Wednesday, September 24, 2014


Dear Supporters:

Before U.S.P. Coleman inmate #89637-132 gets too excited and giddy that his name was mentioned in a Huffington blog, let’s examine what the author, Jack Healy, didn’t say and why he’s selected the wrong person to promote his cause. (Footnote #1)

With all due respect to Mr. Healy’s lifelong quest for human rights, and notwithstanding his apparent disdain and bias towards the U.S. government, he has fallen prey, become a victim himself, to the perpetual mountain of myths, folklore, lies and fabrications that have festered around Peltier for the past four decades. His energy and intellect are woefully misplaced and promoting the myth, not the reality.

Most, and certainly not this writer, would argue against or fail to recognize the crippling history against First Americans. We can neither deny nor ignore what happened and that, as Mr. Healy points out (excluding the casino-rich tribes), the majority of Native Americans need and deserve our respect and support, not just for the injustices of the past but the condition many still find themselves in today. Pine Ridge being a glaring and shameful example. (Fn. 2)

But Mr. Healy calls for clemency for Peltier as if that would somehow heal the wounds and correct those historic wrongs. He could be no further from the truth and the heart of the matter as he shamefully references the deaths of FBI Agents Coler and Williams.

Mr. Healy alludes to Peltier’s trial and “…many legal flaws…” At least Mr. Healy didn’t pander the usual Peltier tripe of “Constitutional violations.” This case has been scrutinized perhaps to a greater extent than death-row inmates. “Legal flaws” may be a euphemistic pretense for Mr. Healy but he cannot ignore the scores of attorneys who have torn apart every crevice of his conviction, and except for one (ballistics) hearing (for which Peltier’s attorneys offered no contrary evidence, even though they had their own expert in the courtroom), Peltier’s conviction and sentence has withstood the legal test of time and never altered. Perhaps, Mr. Healey should invest the time and energy to understand the details of this case and not the mythology pandered by Peltier and his sycophants. (Fn. 3)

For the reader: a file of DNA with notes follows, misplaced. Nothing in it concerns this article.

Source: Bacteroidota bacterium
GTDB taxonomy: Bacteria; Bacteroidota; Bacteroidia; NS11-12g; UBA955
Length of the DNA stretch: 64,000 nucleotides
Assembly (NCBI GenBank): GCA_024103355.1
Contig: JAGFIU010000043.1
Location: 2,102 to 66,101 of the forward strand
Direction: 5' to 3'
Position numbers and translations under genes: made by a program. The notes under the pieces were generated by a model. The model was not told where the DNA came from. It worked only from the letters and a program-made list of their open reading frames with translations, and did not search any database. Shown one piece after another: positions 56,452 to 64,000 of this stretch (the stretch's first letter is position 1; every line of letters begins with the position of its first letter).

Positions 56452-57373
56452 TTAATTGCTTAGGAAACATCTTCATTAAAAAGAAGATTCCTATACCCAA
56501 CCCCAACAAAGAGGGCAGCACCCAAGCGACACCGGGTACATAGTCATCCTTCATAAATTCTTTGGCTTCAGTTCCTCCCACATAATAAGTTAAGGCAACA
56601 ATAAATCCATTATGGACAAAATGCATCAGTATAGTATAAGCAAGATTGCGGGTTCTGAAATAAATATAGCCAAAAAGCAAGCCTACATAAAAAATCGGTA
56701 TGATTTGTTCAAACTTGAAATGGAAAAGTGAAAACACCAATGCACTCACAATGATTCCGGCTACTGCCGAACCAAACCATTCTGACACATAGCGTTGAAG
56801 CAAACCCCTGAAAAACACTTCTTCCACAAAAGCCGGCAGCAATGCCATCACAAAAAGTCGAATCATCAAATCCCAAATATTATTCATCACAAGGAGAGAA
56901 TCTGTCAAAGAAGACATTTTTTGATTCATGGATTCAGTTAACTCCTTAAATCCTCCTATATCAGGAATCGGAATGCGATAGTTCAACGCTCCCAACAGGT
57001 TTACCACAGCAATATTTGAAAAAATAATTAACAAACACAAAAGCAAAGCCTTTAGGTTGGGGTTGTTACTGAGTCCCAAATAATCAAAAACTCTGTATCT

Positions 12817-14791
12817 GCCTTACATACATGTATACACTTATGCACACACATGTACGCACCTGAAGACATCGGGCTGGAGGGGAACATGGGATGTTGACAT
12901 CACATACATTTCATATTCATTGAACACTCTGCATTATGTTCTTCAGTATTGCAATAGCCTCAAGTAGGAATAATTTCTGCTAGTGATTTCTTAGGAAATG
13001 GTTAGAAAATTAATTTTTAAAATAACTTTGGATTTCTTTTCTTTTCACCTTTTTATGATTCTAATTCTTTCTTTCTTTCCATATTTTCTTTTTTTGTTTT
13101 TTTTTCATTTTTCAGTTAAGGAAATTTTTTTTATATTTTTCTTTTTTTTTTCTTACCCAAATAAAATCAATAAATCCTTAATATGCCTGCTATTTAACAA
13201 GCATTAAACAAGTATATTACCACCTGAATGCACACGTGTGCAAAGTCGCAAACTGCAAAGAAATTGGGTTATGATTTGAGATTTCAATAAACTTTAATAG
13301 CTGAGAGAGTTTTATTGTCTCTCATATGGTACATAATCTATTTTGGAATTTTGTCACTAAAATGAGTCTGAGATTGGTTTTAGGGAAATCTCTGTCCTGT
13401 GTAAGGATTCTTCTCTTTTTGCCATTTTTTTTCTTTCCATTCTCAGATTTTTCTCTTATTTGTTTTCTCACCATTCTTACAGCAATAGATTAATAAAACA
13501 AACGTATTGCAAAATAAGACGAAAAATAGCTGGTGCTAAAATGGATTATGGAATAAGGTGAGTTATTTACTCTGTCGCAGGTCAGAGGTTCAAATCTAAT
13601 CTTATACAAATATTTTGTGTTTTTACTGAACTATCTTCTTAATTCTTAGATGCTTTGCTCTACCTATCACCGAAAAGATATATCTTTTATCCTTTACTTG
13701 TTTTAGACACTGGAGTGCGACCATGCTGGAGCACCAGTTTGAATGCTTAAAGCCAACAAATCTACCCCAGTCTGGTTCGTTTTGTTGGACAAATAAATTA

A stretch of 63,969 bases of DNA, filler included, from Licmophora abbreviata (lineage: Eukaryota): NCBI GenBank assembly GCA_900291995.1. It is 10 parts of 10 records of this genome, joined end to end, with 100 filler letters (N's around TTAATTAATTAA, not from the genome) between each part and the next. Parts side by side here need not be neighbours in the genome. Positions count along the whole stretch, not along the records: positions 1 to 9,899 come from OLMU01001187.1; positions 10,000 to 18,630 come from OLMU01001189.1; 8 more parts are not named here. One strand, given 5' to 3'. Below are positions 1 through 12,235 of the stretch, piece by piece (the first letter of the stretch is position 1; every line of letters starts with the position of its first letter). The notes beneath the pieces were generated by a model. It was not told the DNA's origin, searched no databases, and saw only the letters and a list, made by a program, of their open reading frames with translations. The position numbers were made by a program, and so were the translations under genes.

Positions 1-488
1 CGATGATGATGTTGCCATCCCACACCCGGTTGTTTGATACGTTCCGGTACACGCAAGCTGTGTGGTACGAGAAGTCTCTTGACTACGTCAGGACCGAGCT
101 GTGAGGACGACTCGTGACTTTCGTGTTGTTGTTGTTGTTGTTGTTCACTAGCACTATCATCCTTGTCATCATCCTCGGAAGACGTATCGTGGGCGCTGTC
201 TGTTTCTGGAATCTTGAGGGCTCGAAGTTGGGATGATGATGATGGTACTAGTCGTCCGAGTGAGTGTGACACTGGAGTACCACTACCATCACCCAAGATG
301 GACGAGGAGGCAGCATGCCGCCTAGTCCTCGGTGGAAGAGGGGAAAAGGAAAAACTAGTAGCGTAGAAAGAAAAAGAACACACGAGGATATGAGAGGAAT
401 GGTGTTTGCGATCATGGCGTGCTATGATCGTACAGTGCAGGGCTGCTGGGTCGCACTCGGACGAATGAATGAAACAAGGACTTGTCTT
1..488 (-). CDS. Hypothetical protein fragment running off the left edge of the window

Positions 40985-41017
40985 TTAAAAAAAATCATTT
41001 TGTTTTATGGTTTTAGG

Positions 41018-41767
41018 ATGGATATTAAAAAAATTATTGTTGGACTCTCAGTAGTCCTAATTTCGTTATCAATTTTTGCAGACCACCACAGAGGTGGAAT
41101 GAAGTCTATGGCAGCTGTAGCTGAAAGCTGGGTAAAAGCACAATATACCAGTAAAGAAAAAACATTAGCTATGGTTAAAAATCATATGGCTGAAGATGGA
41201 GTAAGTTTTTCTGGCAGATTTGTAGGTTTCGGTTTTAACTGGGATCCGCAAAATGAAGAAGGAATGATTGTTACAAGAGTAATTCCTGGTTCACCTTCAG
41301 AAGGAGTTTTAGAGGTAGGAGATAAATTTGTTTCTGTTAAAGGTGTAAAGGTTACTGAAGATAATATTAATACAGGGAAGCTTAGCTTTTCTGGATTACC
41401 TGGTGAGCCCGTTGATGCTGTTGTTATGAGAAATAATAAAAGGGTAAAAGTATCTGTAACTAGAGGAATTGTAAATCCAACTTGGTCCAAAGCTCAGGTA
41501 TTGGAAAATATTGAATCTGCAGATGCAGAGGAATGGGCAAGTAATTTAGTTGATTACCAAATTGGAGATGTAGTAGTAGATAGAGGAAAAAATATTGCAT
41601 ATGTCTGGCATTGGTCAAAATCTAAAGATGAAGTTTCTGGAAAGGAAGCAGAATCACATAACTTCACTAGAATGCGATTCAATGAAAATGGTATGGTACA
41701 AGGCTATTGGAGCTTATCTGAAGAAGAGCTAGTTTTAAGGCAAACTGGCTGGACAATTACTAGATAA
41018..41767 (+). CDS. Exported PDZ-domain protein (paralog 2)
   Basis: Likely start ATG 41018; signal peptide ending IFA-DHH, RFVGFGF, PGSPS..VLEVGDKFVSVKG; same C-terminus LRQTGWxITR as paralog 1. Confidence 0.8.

Without an ongoing dialogue—that this writer would welcome—there is no way of knowing exactly how much of the Peltier fables Mr. Healy has accepted as fact, but for illustration sake let’s assume he has accepted at least a good portion and provide just a handful of explicit examples to keep the record straight.

For example, Mr. Healy wrongly states “…even his extradition to the United States from Canada was based on premises that were actively manipulated by the federal authorities.” There were challenges and questions regarding the use of the Myrtle Poor Bear affidavits, however, that was not the only justification for Peltier’s extradition. Perhaps simply reading the crucial October 12, 1999 letter (a full twenty-four years--after--the murder of the agents) from the Minister of Justice to U.S. Attorney General, Janet Reno where it states, “As I indicated above, I have concluded that Mr. Peltier was lawfully extradited to the united States” will clarify the misinformation from the Peltier camp and spouted by Mr. Healy. (Fn. 4) 

Sophomorically referencing the American Indian Movement (AIM) and the Black Panther Party (BPP) as “…dissident groups in the United States,” as Mr. Healy does, is to ignore the reality of the destruction and chaos these groups caused. They were never simply social protesters but gangland style thugs who left a wake of social disruption and sometimes murder in their wake. Ask the widows of the police officers that fell victim to the BPP and research the destruction, under the guise of Native Rights, that AIM befell on Wounded Knee II, destroying a village and terrifying the innocent residents. Ask too, the family of Perry Ray Robinson, an AIM victim, whether AIM was just a “dissident group.” Dig further as well into the other AIM related bodies still hidden and buried in the hills surrounding that leveled hamlet (Fn. 5)